Charles LeclercSebastian Vettel, who is no slouch.
Leclerc’s start was one of few blemishes on his weekend. He fell to third, but it didn’t take the young Ferrari driver long to fight back as he got by the Mercedes on lap two and was already hunting down Vettel.
The team ordered him to stay behind Vettel for two laps, which he promptly ignored when he used DRS to blow by his team mate on the main straight. From this point onwards it was a straightforward race as he created a comfortable gap between second place and himself until lap 46 when he reported: “something strange with the engine.”
He began losing as much as six seconds a lap and both Mercedes drivers easily overtook him. The Safety Car brought out by the Renaults on lap 54 stemmed the loss since it enabled him to maintain third and finish on the podium albeit his first, much deserved, win was stripped from him.
Norris was outqualified by his team mate, but still managed to advance to Q3 and started ninth after Romain Grosjean was penalised for holding up the McLaren driver in Q1. On lap one Norris lost several places, more due to his cautious approach than his performance away from the line. He was pushed off the track through turn six and claimed he got hit. After all this chaos he sat 14th at the end of the first lap.
For the remainder of the race the McLaren gradually climbed the order, picking off drivers one by one, including an eye-catching move when he put all four wheels up on the kerb and went around the outside of Pierre Gasly. His two-stop strategy saw him go from soft to medium and back to softs to finish the race in sixth for the first points of his F1 career.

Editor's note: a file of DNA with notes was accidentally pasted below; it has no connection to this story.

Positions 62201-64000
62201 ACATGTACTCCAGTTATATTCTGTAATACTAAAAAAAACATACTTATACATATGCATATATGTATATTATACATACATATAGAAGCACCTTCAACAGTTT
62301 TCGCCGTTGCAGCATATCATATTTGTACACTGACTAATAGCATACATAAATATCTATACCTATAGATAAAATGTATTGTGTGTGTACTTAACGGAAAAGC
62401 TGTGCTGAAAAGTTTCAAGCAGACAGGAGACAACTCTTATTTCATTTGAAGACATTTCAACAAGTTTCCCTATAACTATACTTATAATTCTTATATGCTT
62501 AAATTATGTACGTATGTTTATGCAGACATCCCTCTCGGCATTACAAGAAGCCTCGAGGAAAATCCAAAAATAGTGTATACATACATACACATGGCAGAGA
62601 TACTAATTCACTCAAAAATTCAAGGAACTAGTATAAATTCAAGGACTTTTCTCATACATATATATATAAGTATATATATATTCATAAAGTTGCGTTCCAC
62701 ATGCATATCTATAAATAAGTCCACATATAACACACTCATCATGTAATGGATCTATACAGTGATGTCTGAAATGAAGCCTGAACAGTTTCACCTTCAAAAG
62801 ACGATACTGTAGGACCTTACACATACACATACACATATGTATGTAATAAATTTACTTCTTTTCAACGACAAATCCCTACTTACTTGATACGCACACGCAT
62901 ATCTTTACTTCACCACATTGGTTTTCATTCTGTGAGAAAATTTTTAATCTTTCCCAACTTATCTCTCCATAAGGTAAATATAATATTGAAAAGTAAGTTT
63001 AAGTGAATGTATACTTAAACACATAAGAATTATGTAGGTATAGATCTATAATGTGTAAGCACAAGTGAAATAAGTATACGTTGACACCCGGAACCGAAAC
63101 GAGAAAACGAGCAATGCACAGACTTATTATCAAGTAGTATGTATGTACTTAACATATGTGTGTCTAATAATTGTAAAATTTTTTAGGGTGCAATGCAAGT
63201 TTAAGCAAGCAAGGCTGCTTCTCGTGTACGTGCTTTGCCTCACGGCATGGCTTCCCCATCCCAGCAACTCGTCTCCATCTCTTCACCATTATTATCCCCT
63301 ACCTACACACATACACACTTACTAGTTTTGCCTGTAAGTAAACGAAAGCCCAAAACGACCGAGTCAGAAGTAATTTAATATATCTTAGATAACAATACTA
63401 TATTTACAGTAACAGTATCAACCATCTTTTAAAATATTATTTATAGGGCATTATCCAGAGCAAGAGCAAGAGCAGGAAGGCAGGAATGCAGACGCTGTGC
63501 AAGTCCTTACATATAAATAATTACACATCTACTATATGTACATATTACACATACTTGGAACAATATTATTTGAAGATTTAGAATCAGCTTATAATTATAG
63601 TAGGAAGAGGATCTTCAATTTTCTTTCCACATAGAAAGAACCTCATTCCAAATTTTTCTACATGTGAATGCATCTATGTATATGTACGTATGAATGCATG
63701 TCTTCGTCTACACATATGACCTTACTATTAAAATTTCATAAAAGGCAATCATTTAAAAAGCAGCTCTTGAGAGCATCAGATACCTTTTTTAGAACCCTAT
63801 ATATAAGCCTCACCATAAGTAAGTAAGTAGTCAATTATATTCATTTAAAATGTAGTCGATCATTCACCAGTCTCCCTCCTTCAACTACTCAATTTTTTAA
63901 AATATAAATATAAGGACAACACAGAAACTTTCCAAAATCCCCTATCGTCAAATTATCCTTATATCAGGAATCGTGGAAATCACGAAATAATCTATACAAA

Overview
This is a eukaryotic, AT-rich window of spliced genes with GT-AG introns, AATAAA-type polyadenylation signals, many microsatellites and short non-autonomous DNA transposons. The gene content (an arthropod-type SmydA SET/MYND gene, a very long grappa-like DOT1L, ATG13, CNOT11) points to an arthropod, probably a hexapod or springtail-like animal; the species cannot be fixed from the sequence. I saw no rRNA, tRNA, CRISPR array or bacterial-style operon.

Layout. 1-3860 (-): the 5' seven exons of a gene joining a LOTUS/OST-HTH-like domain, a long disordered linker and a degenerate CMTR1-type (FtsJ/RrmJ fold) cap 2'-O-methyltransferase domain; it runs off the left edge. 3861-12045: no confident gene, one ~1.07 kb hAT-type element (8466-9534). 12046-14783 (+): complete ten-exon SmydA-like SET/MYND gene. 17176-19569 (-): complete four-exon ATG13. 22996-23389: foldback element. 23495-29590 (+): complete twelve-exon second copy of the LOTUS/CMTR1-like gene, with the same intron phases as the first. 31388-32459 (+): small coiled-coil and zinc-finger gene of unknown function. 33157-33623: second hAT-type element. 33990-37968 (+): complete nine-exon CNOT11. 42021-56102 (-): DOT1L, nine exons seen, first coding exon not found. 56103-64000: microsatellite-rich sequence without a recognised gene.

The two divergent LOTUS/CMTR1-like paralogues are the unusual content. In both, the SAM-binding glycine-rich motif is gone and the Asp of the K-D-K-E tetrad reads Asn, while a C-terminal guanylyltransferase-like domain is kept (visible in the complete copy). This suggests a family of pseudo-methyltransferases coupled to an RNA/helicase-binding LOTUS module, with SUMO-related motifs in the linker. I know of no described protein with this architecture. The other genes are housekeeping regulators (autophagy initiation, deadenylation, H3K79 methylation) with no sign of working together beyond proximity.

Albon qualified three tenths ahead of his team mate, Kvyat (who was put on the wrong tyres in Q2), but missed out on Q3 after he made a mistake in the final corner and ran wide. In the race he lost a couple of spots on the opening laps but ran a strategy contrary to the rest of the grid which benefited him in the long run. His first two stints were on the soft tyre before switching over to the medium for the final 32 laps.
At the end of the race he got lucky with Renault’s double retirement that propelled him into ninth so he could claim his first points of the season.
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Vettel’s problems began in Q2 when he hit traffic on his first run and spectacularly flat spotted a set of softs. This forced him to do another run, leaving him with just one set of fresh tyres for Q3. Under pressure, he found himself three-tenths adrift from his team on the front row.
When Leclerc started poorly Vettel pounced, holding the lead for the first five laps. He was unable to resist Leclerc’s attack, however, and feel to second. He had a fairly quiet race until Hamilton caught him. The pair battled for a couple of laps and after Vettel lost out to the Mercedes driver at turn four he lost the rear on the exit and spun. On the back straight the severe vibrations caused the front wing to be ripped off.
He came in for fresh tyres and a new front wing and came out ninth but recovered to fifth by the end of the race.
Gasly’s struggles continued in Bahrain as he failed to find the pace to get anywhere near his team mate as he hovered in and out of the top ten. He failed to make it to Q3 and saw a Toro Rosso qualify ahead of him.